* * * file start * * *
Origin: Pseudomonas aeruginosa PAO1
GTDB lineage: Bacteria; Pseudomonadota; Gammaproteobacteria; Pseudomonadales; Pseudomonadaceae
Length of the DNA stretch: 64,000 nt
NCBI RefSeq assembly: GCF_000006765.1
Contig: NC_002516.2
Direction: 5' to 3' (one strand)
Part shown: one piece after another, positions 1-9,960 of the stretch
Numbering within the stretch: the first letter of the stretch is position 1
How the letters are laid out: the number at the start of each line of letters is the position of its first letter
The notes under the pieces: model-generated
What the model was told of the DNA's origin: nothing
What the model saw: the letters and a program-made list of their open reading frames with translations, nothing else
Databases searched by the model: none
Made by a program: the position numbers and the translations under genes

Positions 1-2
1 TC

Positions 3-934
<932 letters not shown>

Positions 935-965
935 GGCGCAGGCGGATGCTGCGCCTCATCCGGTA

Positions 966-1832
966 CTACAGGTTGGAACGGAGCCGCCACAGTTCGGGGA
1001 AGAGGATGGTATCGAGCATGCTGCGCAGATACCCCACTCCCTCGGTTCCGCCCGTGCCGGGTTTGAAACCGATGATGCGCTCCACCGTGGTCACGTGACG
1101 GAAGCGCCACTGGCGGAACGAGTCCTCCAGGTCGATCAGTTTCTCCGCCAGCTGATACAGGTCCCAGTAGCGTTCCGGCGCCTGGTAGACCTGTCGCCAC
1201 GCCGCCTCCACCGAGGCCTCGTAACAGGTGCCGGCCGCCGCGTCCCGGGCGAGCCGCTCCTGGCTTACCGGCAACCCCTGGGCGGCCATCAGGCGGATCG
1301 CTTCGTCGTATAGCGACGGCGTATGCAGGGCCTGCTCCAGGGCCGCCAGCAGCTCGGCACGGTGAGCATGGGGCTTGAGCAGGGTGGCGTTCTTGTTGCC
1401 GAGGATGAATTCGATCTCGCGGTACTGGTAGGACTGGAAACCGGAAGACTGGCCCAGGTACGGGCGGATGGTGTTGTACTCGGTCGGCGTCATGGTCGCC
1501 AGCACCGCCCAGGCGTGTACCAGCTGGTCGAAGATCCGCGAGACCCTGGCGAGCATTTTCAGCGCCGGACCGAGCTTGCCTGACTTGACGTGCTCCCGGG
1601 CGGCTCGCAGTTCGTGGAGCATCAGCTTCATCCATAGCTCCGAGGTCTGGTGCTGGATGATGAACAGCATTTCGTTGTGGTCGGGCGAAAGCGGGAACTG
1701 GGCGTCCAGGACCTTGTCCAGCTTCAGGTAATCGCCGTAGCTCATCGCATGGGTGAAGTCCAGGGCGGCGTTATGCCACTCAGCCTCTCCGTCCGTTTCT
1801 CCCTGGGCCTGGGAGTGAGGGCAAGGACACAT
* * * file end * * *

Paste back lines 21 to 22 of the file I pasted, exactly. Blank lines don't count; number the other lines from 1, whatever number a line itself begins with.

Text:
Positions 966-1832
966 CTACAGGTTGGAACGGAGCCGCCACAGTTCGGGGA